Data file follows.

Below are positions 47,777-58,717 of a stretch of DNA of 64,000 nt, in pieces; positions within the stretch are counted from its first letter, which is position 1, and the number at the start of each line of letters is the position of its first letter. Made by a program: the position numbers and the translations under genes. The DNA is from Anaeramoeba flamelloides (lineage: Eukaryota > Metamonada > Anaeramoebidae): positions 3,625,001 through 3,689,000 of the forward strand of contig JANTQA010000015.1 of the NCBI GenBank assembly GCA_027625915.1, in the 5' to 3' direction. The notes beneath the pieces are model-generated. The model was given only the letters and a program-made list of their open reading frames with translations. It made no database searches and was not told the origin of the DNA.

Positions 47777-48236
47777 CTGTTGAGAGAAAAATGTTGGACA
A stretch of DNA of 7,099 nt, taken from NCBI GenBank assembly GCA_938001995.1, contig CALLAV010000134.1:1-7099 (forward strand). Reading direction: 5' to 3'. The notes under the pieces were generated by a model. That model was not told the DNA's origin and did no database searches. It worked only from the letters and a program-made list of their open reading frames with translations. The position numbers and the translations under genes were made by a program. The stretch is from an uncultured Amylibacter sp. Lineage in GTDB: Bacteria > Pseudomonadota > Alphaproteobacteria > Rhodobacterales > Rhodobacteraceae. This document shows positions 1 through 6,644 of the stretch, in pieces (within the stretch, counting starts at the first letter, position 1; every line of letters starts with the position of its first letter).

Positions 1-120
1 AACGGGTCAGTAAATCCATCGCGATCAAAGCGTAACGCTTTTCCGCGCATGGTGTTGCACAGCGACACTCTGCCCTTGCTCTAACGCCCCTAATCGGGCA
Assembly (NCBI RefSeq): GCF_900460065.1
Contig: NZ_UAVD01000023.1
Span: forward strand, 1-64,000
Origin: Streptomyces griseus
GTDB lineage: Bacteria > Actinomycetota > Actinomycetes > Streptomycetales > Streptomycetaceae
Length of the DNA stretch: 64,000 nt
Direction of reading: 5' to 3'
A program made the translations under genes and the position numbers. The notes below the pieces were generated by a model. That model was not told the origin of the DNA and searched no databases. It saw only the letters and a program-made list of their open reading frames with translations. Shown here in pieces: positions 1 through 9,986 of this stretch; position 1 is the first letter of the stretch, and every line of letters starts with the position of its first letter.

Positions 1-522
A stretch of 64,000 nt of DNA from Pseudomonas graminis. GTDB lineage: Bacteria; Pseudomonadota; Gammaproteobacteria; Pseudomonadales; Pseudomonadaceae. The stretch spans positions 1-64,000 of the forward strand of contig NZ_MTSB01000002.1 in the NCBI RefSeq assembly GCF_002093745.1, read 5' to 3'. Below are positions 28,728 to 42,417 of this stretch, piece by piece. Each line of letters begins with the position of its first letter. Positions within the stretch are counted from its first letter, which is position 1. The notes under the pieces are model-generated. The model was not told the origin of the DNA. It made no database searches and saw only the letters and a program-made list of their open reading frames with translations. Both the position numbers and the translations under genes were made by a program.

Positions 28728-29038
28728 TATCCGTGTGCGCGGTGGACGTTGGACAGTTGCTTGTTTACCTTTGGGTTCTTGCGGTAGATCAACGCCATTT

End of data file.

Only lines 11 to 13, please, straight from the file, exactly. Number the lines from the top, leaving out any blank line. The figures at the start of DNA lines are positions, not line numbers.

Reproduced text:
GTDB lineage: Bacteria > Actinomycetota > Actinomycetes > Streptomycetales > Streptomycetaceae
Length of the DNA stretch: 64,000 nt
Direction of reading: 5' to 3'